A third of US adults report that they get less than the recommended amount of 7 or more hours of sleep per night. Getting enough sleep is not a luxury, it is something people need for good health. Sleep-related difficulties affect many people, however, these disorders can be diagnosed and treated, bringing relief to those who suffer from them. Below you will find 17 tips for a better nights sleep.
- Try to get 7-9 hours of sleep each night. Sleeping for less than 5 hours or more than 9 hours may have negative effects on your health.
- Limit your exposure to bright light before bedtime, as it may affect your ability to fall asleep. This includes TV, computer screens, tablets, and smartphones!
- If you can’t sleep, avoid checking the time while in bed. Turn the clock away from you!
- Do not take problems to bed, as it may interfere with sleep. Making a “worry-list” before bedtime can help avoid that!
- Avoid excessive napping. If you need to stay alert, a 20-30 minute power nap in the early afternoon (before 5 pm) is acceptable.
- Avoid falling asleep early in the evening by getting up and being active if sleepy.
- Take a hot bath an hour or two before bedtime; it may help you get a deeper and more restful sleep.
- Avoid smoking late in the evening. Nicotine causes sleep disturbances and may worsen symptoms of sleep breathing disorders (Snoring, breathing pauses).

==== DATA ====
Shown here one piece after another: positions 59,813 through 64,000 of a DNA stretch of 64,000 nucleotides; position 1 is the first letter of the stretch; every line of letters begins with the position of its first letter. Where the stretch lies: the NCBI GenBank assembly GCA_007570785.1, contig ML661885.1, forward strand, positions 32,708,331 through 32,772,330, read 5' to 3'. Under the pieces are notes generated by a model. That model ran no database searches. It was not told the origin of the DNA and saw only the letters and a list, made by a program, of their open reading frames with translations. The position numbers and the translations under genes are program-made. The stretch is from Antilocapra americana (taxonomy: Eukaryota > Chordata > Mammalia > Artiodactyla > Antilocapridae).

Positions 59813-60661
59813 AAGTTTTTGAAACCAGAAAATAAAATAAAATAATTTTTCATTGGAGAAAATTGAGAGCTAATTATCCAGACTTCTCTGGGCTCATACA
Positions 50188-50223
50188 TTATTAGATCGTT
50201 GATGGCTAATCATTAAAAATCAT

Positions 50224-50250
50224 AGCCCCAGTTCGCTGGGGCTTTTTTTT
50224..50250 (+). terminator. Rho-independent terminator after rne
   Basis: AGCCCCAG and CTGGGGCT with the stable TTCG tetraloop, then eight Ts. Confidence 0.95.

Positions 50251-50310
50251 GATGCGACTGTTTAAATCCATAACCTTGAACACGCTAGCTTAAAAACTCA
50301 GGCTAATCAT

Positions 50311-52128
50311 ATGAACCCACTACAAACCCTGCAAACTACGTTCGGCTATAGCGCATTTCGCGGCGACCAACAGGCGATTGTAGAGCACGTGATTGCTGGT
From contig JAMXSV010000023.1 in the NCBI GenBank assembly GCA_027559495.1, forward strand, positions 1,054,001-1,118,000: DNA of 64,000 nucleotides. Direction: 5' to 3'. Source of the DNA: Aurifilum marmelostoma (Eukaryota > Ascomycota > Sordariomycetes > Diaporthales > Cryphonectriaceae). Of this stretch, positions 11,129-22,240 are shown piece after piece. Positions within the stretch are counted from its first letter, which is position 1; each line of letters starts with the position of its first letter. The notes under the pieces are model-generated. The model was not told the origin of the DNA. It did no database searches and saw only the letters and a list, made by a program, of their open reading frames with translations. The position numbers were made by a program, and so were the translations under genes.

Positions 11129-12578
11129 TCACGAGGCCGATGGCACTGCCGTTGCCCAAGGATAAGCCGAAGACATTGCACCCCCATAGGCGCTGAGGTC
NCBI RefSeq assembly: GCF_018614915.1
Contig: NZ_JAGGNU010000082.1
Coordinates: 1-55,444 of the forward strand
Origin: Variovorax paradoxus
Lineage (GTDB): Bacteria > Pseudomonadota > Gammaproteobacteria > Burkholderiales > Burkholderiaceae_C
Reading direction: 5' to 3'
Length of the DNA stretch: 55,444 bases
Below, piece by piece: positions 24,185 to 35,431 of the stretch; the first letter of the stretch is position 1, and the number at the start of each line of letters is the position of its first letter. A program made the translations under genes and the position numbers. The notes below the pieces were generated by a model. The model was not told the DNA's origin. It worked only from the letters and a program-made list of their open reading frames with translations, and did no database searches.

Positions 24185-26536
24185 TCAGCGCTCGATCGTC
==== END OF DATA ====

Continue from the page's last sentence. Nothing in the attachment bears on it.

- Drinking alcohol or caffeinated beverages at night causes poor sleep quality and multiple night time awakenings!
- If you can’t fall asleep within 15 to 20 minutes, get out of bed and do something relaxing such as reading in dim light. Lying in bed and getting anxious about going to sleep will only make things worse.
- Have a relaxing bedtime routine that helps you relax and reduce stress; and go to bed only when you’re sleepy.
- Get regular exercise helps you fall asleep quicker and get deeper sleep. Heavy exercise should be avoided 2 hours before bedtime.
- Use a sound machine “white noise” to help you block out sounds that you find disturbing while trying to fall asleep.
- Use the bedroom for sleep and intimacy only. You don’t want your brain to associate the bedroom with work or exercise.
- Keep the room temperature more on the cooler side. Excessively warm rooms may disturb sleep.
- Try to wake up at the same time every morning, including weekends. This helps you set your biological clock.
- Consult with your doctor or sleep specialist if you’re not getting a good night sleep.
Horizons Mental Health Center has been awarded a $3.1 million-dollar expansion grant from the Substance Abuse and Mental Health Services Administration (SAMHSA) to become a